Suboxone, according to Drugs.com, is actually a combination of two medications, buprenorphine and naloxone. The first medication, buprenorphine, is an opioid, the other, naloxone, is an opioid blocker. The drug was created in order to help get people who are addicted to such opioids as heroin, prescription pain-killers and many others to stop using the drugs. Although the drug contains an opioid, it produces far less of a "high" than its more potent family members. Does this drug, however, show up on drug tests and are there drug tests specially designed to detect it?
What Is Suboxone?
Suboxone, as previously stated, is a combination of two drugs, buprenorphine and naloxone. Suboxone holds the prestigious title of being the first FDA-approved drug prescribed to treat opioid dependence. Suboxone's primary compnonent, buprenorphine, although an opioid, actually possesses opioid agonist qualities. Mixed with naloxone, the combination helps alleviate the painful cravings experienced by opioid-dependent individuals.
How Does Suboxone Work?
Suboxone works in two ways. First, the opioid component of buprenorphine calms the body's craving for one of its much more potent family member of drugs. Consequently, the individual does not feel severe physical withdrawal symptoms. The second drug in suboxone, naloxone, is an opioid agonist--it blocks opioids from receptors they interact with to create the "high" users feel. If suboxone is injected, naloxone will block buprenorphine's effects, rendering the drug useless; suboxone must be taken under the tongue.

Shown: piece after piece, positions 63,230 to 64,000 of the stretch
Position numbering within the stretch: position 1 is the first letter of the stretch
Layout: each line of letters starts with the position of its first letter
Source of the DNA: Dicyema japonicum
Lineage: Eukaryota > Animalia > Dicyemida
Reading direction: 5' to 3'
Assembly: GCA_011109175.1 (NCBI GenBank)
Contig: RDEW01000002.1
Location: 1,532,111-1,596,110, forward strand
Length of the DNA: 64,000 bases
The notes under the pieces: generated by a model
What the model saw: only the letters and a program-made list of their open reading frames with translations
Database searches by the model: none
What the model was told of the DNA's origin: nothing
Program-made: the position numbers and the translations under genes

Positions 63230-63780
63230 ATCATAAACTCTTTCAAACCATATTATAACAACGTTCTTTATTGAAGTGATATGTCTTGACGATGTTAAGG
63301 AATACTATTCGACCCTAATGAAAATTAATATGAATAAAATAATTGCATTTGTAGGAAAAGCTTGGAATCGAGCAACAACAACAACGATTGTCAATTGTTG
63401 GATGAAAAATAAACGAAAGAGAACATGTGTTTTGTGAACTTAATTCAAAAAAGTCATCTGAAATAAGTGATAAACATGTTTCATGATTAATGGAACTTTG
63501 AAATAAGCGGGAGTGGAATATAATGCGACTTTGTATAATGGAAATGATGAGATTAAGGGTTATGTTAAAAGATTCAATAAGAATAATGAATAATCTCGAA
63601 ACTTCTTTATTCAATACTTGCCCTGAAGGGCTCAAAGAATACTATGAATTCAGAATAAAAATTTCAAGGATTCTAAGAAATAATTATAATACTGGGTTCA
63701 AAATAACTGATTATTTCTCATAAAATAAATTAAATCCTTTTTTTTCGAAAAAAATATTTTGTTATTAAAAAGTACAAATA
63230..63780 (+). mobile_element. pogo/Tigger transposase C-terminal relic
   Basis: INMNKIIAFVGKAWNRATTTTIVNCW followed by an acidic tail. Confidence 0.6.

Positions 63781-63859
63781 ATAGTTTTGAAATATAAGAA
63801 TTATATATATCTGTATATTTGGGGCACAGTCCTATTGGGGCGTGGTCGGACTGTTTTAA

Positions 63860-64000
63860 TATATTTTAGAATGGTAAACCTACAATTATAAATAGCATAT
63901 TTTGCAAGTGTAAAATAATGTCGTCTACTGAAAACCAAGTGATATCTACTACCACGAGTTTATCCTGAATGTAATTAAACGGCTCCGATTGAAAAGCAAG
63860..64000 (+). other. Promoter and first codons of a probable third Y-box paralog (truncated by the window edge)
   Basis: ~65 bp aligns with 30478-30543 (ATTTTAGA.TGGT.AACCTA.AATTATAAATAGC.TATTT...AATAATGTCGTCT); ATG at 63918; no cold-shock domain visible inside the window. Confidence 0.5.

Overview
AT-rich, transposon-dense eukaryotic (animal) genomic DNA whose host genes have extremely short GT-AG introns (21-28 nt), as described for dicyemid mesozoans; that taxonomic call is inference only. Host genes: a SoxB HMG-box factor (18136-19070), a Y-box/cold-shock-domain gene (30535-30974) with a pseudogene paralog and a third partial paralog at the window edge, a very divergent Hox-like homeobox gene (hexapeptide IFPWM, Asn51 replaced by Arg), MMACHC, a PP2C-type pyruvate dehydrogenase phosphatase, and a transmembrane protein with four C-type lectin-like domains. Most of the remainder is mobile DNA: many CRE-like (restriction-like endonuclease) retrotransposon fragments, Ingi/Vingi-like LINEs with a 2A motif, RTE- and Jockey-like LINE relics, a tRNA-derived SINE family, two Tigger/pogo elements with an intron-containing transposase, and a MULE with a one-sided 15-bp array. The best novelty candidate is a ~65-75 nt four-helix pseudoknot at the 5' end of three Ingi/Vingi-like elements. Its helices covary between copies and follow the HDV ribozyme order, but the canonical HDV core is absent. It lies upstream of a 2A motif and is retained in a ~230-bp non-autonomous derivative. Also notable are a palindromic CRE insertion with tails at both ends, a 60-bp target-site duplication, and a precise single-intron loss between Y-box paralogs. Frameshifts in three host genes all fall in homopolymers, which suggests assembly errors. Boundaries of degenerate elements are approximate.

Typical Drug Tests
According to the National Alliance of Advocates for Buprenorphine, even though suboxone contains an opioid, it will not test positive for opioids via a standardized urine analysis like the ones routinely used by businesses. Although suboxone is undetected by most drug tests, there are several other tests that test specifically for buprenorphine. As the drug becomes more popular, many businesses are attempting to add buprenorphine to the panel of drugs for which they screen.
Specialized Drug Tests
Due to the fact that suboxone does not show up on standard drug tests, there are specialized buprenorphine tests that screen for the drug. These tests are readily available online via drugdetection.com and can be done right in your home. If testing for suboxone is the main purpose for a drug test, it is imperative to speak to the test givers and inquire if it tests for buprenorphine.
As suboxone is used to wean off more powerful opioids, there is controversy surrounding the fact that it is not tested for via most standard drug tests. Advocates for the use of the drug claim that it should not create a negative response for users as they are attempting to "clean themselves up" and a positive drug test would only serve to prevent them from working and thus, changing their lives for the better. Those against the drug claim that those individuals who take the drug have a self-admitted drug addiction and would not want to hire that type of individual.
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